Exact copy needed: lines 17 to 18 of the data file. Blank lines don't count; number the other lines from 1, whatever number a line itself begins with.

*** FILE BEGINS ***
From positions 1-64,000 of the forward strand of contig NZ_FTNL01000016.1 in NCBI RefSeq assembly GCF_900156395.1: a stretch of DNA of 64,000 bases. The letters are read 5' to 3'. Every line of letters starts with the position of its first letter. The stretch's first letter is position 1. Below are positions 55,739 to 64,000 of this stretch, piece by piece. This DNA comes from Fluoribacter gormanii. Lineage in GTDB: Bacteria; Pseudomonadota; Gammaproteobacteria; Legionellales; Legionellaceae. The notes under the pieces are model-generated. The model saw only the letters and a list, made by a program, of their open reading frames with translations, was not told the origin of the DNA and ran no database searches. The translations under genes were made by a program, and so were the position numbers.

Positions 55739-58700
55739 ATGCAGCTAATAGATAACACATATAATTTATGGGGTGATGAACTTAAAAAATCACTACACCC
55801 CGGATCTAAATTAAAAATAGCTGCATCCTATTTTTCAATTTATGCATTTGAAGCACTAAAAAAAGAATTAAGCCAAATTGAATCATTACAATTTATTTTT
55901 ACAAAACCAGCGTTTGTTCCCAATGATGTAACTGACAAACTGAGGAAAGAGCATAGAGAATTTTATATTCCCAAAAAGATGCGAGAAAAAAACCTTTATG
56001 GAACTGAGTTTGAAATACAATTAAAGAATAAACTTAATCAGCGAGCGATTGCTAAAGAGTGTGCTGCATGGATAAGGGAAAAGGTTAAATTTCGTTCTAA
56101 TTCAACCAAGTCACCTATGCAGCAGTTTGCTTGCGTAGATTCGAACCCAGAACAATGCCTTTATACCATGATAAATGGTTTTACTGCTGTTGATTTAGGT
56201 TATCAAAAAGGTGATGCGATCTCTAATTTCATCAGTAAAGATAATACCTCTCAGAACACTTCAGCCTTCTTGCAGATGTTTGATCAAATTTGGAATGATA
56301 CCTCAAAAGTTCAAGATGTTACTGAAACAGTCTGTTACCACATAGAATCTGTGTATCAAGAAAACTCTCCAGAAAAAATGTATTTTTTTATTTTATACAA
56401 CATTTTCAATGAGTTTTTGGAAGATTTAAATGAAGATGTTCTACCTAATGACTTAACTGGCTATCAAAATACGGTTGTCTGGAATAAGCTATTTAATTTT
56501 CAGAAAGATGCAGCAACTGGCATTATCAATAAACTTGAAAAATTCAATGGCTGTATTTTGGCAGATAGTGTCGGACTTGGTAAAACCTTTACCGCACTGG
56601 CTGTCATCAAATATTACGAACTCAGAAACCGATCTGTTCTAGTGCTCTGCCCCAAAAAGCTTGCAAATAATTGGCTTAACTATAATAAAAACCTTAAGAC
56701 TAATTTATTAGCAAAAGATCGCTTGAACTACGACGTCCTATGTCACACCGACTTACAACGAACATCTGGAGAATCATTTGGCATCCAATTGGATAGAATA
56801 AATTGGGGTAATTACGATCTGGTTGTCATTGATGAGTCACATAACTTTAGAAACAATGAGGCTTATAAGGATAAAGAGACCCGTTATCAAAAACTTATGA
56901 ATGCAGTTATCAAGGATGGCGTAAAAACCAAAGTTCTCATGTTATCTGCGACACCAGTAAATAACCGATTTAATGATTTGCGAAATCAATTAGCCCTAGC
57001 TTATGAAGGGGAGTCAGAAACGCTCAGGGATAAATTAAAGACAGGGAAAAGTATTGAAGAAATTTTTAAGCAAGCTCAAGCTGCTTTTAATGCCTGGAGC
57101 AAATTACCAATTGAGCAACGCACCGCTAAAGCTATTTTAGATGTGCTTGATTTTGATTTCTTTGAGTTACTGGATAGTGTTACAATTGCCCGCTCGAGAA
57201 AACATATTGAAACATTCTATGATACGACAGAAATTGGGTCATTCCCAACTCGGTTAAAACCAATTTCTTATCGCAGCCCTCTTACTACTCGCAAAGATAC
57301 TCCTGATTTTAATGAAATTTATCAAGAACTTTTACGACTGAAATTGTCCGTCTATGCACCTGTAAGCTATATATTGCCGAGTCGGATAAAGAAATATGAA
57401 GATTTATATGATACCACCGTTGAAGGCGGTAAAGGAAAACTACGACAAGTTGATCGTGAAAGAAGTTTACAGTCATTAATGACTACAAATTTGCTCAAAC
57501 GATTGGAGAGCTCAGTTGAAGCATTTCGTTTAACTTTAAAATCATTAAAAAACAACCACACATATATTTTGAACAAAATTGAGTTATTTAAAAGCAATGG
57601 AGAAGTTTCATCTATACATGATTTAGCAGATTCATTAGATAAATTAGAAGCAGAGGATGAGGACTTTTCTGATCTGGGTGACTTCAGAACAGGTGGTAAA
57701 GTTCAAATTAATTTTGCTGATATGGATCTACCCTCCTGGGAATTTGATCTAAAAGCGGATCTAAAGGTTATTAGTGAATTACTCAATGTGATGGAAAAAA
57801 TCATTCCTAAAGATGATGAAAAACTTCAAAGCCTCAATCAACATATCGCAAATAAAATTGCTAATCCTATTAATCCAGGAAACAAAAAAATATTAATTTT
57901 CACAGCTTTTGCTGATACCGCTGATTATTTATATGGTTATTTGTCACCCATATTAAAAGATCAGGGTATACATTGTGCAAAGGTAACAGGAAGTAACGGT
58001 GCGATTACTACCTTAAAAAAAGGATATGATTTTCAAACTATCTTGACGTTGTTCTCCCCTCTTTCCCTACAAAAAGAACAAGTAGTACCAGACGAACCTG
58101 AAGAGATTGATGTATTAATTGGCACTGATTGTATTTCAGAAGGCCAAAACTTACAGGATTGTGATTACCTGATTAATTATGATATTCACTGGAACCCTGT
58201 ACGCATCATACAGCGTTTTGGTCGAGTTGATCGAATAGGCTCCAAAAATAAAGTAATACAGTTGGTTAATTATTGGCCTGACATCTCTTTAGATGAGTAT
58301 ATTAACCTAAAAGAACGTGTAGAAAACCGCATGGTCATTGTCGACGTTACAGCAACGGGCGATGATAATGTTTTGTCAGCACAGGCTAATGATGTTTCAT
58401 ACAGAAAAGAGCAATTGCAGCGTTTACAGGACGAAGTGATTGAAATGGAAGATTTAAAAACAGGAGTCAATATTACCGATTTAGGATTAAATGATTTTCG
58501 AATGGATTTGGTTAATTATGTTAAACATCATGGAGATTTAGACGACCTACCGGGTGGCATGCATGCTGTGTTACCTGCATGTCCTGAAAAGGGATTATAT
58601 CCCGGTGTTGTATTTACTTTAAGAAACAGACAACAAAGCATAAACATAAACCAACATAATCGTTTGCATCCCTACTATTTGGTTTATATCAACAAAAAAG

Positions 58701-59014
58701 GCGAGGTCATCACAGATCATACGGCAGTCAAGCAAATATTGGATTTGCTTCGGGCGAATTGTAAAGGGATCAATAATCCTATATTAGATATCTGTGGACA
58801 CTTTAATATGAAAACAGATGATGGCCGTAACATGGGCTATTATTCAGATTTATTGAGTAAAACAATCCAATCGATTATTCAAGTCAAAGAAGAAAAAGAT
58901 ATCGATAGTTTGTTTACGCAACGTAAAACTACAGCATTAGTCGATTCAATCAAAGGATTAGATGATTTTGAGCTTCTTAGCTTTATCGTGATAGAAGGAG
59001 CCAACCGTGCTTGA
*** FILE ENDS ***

57101 AAATTACCAATTGAGCAACGCACCGCTAAAGCTATTTTAGATGTGCTTGATTTTGATTTCTTTGAGTTACTGGATAGTGTTACAATTGCCCGCTCGAGAA
57201 AACATATTGAAACATTCTATGATACGACAGAAATTGGGTCATTCCCAACTCGGTTAAAACCAATTTCTTATCGCAGCCCTCTTACTACTCGCAAAGATAC